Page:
The only cure for painful sickle cell disease today is a bone marrow transplant. But soon there may be a new cure that attacks the disorder at its genetic source.
On Tuesday, advisers to the Food and Drug Administration will review a gene therapy for the inherited blood disorder, which in the U.S. mostly affects Black people. Issues they will consider include whether more research is needed into possible unintended consequences of the treatment.
If approved by the FDA, it would be the first gene therapy on the U.S. market based on CRISPR, the gene editing tool that won its inventors the Nobel Prize in 2020.
The agency is expected to decide on the treatment in early December, before taking up a different sickle cell gene therapy later that month.
Dr. Allison King, who cares for children and young adults with sickle cell disease, said she's enthusiastic about the possibility of new treatments.
"Anything that can help relieve somebody with this condition of the pain and the multiple health complications is amazing," said King, a professor at Washington University School of Medicine in St. Louis. "It’s horribly painful. Some people will say it’s like being stabbed all over."
The disorder affects hemoglobin, the protein in red blood cells that carries oxygen. A genetic mutation causes the cells to become crescent-shaped, which can block blood flow and cause excruciating pain, organ damage, stroke and other problems.
Millions of people around the world, including about 100,000 in the U.S., have the disease. It occurs more often among people from places where malaria is or was common, like Africa and India, and is also more common in certain ethnic groups, such as people of African, Middle Eastern and Indian descent. Scientists believe being a carrier of the sickle cell trait helps protect against severe malaria.
Current treatments include medications and blood transfusions. The only permanent solution is a bone marrow transplant, which must come from a closely matched donor without the disease and brings a risk of rejection.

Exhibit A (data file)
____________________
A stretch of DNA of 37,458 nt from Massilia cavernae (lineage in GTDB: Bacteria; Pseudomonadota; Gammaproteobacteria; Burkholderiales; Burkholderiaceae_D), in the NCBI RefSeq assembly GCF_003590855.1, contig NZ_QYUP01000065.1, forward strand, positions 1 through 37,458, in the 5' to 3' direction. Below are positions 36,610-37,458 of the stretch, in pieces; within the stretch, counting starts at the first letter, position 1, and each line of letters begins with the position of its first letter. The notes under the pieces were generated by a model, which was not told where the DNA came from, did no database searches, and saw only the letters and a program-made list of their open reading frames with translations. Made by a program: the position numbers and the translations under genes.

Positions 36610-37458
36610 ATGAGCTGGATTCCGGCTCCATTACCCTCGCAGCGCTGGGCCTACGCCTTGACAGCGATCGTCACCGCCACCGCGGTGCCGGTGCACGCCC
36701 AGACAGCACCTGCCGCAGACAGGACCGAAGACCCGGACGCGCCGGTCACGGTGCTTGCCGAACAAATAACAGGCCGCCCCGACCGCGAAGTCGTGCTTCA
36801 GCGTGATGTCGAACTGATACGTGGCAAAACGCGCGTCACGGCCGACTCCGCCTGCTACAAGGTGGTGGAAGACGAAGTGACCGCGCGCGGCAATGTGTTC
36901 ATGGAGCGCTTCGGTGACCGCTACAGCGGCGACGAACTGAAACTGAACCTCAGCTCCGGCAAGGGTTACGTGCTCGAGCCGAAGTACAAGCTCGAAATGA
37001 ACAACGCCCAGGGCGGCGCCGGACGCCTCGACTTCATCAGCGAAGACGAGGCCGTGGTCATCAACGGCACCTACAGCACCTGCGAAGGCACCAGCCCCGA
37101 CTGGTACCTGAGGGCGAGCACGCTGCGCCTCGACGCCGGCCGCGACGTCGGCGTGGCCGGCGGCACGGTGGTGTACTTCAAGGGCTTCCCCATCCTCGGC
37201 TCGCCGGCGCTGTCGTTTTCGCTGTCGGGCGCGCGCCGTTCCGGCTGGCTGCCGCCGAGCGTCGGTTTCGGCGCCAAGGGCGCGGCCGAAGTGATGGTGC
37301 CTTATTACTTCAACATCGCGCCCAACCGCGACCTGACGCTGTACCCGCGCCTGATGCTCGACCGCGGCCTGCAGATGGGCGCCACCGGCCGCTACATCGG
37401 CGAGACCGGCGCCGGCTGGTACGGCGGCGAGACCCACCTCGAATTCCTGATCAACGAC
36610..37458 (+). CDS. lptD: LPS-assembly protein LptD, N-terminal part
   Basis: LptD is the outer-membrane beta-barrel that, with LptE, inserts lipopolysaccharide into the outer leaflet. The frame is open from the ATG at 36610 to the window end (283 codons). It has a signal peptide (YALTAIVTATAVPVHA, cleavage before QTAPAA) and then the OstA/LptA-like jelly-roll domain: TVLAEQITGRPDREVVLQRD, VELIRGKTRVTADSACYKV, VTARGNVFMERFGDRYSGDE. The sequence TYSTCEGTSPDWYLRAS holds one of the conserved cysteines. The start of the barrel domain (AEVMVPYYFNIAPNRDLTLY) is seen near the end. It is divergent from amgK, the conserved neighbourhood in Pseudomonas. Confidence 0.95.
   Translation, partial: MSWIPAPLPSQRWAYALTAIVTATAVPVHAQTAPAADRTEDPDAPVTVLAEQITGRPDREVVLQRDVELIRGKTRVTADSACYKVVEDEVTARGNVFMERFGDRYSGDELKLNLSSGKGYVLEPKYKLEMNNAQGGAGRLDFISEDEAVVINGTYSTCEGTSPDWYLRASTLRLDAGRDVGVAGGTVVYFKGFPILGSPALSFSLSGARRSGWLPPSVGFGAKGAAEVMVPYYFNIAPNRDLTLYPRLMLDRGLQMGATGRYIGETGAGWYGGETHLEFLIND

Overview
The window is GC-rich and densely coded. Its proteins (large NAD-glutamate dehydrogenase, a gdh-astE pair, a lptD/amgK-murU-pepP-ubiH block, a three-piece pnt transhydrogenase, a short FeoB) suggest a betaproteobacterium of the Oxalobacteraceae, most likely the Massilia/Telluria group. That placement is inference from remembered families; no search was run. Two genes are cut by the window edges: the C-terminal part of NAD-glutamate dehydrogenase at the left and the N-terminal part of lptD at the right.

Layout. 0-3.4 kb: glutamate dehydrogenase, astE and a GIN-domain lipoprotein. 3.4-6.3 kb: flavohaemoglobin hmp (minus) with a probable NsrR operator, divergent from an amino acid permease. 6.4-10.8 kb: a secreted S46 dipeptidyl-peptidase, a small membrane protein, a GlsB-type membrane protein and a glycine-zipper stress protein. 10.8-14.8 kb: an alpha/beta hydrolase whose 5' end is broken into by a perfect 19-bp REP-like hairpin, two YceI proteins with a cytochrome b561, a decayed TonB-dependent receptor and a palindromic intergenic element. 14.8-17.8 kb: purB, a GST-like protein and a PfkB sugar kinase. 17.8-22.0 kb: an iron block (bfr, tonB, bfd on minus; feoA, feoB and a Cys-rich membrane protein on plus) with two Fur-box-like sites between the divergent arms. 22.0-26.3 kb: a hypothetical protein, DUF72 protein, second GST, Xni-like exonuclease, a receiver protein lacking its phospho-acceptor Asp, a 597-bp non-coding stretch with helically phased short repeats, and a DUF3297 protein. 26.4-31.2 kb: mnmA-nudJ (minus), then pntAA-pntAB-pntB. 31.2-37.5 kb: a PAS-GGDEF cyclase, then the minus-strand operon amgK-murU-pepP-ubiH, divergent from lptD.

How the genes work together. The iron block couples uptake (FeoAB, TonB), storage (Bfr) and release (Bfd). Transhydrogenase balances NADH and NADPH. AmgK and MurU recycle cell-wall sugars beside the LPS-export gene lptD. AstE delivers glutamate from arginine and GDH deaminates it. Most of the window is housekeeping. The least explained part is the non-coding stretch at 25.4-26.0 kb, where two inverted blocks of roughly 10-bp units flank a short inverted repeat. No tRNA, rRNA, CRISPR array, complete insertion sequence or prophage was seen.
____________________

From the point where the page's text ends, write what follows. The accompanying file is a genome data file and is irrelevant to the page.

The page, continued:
No donor is required for the one-time gene therapy, "exa-cel," made by Vertex Pharmaceuticals and CRISPR Therapeutics. This new treatment involves permanently changing DNA in a patient's blood cells.
The goal is to help the body go back to producing a fetal form of hemoglobin — which is naturally present at birth but then switches to an adult form that’s defective in people with sickle cell disease.
When patients undergo the treatment, stem cells are removed from their blood and CRISPR is used to knock out the switching gene. Patients get medicines to kill off other flawed blood-producing cells and then are given back their own altered stem cells.
The treatment has been tested in a relatively small number of patients thus far, the nonprofit Institute for Clinical and Economic Review said in an evidence report.
In a briefing document released Friday before the advisory committee meeting, Vertex said 46 people got the treatment in the pivotal study. Of 30 who had at least 18 months of follow-up, 29 were free of pain crises for at least a year and all 30 avoided being hospitalized for pain crises for that long.
The company called the treatment "transformative" and said it has "a strong safety profile."
Victoria Gray, of Mississippi, the first patient to test the treatment, shared her experience with researchers at a scientific conference earlier this year. She described suffering with terrible bouts of pain since childhood and receiving high-dose pain medications and sometimes blood transfusions. She described feeling she "was being reborn" the day she got the gene therapy.
Now, she's able to run around with her kids and work a full-time job. "My children no longer have a fear of losing their mom to sickle cell disease," she said.
But the FDA is asking an outside panel of gene therapy experts next week to discuss a lingering issue that often comes up when discussing CRISPR: the possibility of "off-target effects," which are unexpected, unwanted changes to a person's genome. The FDA is looking for advice on whether the company's research on such effects was adequate to assess the risk or whether additional studies are needed. While the agency doesn’t have to follow the group’s advice, it often does.
If the treatment is allowed on the market, the company has proposed a post-approval safety study, product labeling outlining potential risks and continuing research.
The FDA is expected to decide on the second gene therapy for sickle cell, made by Bluebird Bio, before the end of the year. Bluebird's treatment works differently. It aims to add functional copies of a modified gene, which helps red blood cells produce "anti-sickling" hemoglobin that prevents or reverses misshapen cells.
The companies have not released potential prices for either therapy, but the institute report said prices up to around $2 million would be cost-effective. By comparison, research earlier this year showed medical expenses for current sickle cell treatments, from birth to age 65, add up to about $1.6 million for women and $1.7 million for men.
King, the St. Louis doctor, acknowledged the new treatments would be expensive. "But if you think about it," she said, "how much is it worth for someone to feel better and not be in pain and not be in the hospital all the time?"
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